Once, on a 2,000-mile road trip across the American West, I made it a point to listen to Christian radio all along the way. What I heard revealed much about the secret motivations that drive many Christians. Some of the broadcasts would have been hilarious if they weren’t exploiting the gullible—hawking health, wealth and success in the name of Christianity.
Some speakers offered holy oil and lucky charms to those who sent in money and requested them. One said he would mail holy soap that he had blessed. If used with his instructions, the soap would wash away bad luck, evil friends and sickness. Again he promised “plenty of money” and everything else the user wanted.
Christian magazines, TV shows and church services often put the spotlight on famous athletes, beauty queens, businessmen and politicians who “make it in the world and have Jesus too!” Today, Christian values are defined almost totally by success as it is promoted by Madison Avenue advertising.
What Were Your Expectations?
But in contrast, John says in his first epistle,
“Do not love the world or the things in the world. If anyone loves the world, the love of the Father is not in him. For all that is in the world—the lust of the flesh, the lust of the eyes, and the pride of life—is not of the Father but is of the world. And the world is passing away, and the lust of it; but he who does the will of God abides forever” (1 John 2:15–17).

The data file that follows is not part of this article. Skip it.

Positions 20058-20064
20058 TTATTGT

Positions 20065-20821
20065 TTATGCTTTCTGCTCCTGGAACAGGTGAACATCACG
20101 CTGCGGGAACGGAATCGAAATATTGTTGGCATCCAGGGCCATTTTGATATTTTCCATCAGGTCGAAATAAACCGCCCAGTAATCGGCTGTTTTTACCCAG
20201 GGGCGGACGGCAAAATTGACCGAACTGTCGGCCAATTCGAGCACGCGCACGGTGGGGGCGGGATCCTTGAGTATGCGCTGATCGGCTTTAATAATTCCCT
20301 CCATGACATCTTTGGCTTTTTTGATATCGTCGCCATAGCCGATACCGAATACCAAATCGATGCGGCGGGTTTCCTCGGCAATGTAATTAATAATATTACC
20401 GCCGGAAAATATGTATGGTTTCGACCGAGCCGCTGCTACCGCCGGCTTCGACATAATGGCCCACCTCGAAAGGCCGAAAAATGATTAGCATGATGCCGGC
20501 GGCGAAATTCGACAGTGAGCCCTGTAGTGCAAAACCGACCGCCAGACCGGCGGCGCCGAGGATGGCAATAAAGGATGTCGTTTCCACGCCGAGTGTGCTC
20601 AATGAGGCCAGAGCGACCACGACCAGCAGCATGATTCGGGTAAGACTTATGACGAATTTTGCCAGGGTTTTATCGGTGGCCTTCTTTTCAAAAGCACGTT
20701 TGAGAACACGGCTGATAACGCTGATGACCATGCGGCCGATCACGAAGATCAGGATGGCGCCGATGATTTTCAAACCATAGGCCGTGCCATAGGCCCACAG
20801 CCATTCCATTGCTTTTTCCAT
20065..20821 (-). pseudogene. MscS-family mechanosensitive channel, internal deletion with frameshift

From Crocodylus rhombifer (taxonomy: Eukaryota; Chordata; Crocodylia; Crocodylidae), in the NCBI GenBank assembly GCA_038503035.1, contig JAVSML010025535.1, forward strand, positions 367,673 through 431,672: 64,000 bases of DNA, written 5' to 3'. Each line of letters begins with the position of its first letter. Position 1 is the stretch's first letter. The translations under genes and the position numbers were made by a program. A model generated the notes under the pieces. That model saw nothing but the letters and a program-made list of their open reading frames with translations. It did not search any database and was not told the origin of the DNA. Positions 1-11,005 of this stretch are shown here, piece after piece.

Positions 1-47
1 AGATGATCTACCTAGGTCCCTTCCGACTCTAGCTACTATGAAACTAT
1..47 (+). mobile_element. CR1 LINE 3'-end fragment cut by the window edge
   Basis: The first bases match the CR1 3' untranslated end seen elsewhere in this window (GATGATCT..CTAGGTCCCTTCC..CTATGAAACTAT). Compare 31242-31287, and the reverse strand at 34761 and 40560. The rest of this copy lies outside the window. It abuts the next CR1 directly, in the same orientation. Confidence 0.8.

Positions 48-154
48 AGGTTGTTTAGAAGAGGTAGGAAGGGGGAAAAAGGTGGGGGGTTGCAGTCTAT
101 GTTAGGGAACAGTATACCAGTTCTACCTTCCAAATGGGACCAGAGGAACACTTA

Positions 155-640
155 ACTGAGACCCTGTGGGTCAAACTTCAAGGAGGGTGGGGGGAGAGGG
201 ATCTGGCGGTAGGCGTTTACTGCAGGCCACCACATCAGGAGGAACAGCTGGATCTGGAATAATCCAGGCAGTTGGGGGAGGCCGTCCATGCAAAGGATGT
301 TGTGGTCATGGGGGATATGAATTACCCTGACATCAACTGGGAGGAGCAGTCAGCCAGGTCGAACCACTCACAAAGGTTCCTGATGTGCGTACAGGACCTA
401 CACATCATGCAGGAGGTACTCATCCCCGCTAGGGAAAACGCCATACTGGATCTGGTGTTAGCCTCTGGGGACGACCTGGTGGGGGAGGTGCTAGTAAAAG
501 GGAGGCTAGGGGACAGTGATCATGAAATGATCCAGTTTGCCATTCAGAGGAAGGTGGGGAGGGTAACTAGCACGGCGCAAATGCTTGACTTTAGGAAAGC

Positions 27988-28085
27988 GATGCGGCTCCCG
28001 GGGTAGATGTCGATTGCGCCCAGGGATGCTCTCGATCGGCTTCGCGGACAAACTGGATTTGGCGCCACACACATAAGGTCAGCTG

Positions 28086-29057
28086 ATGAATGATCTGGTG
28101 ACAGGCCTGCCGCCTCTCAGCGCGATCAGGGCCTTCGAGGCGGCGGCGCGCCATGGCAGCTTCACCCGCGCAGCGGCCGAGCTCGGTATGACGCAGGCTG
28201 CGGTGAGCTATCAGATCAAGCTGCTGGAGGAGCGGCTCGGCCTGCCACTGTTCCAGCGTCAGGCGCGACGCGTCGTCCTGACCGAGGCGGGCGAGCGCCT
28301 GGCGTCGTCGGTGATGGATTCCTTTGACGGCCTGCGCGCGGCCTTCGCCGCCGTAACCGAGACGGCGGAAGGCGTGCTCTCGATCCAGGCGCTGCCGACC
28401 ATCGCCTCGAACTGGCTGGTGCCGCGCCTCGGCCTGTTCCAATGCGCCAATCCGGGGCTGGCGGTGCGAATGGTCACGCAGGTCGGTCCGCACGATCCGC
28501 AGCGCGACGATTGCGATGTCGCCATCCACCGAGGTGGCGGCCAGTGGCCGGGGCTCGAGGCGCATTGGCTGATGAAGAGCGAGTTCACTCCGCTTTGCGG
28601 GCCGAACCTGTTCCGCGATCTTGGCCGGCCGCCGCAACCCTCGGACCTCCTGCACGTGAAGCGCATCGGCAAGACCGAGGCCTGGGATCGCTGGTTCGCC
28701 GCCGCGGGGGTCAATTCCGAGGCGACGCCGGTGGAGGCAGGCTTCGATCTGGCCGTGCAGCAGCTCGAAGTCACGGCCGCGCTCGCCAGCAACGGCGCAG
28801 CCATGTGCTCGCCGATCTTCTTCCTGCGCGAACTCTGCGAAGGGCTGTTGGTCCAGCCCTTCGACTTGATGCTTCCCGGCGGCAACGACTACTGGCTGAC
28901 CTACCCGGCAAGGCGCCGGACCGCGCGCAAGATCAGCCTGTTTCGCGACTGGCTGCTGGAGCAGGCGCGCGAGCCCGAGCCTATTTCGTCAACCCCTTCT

The typical media testimony goes something like this: “I was sick and broke, a total failure. Then I met Jesus. Now everything is fine; my business is booming, and I am a great success.”
It sounds wonderful. Be a Christian and get that bigger house and a boat and vacation in the Holy Land. But if that were really God’s way, it would put believers living in anti-Christian countries in a pretty bad light. Their testimonies often go something like this:
“I was happy. I had everything—prestige, recognition, a good job, and a happy wife and children. Then I gave my life to Jesus Christ. Now I am in prison, having lost my family, wealth, reputation, job and health.
“Here I live, lonely, deserted by friends. I cannot see the face of my wife and dear children. My crime is that I love Jesus.”
God does promise to meet our physical needs. And He does, indeed, bless His children materially. But He blesses us for a purpose—not so we can squander those resources on ourselves but so we can be good stewards, using our resources wisely to lead others to God’s saving grace.
Dr. KP Yohannan, founder and director of Gospel for Asia, has written more than 200 books, including Revolution in World Missions, an international bestseller with more than 4 million copies in print. He and his wife, Gisela, have two grown children, Daniel and Sarah, who both serve the Lord with their families.
Gospel for Asia has been serving the “least of these” in Asia since its beginning in 1979, often in places where no one else is serving. GFA supports national workers who are serving as the hands and feet of Christ by ministering to people’s needs so they can understand the love of God for them for the first time. GFA is engaged in dozens of projects, such as caring for poor children, slum dwellers and widows and orphans; providing clean water by funding wells; supporting medical missions; and meeting the needs of those in leprosy colonies. Through GFA’s Bridge of Hope Program, tens of thousands of children are being rescued from the generational curses of poverty and hopelessness.
Read more challenging messages from Dr. KP Yohannan Metropolitan to help you live like Christ did.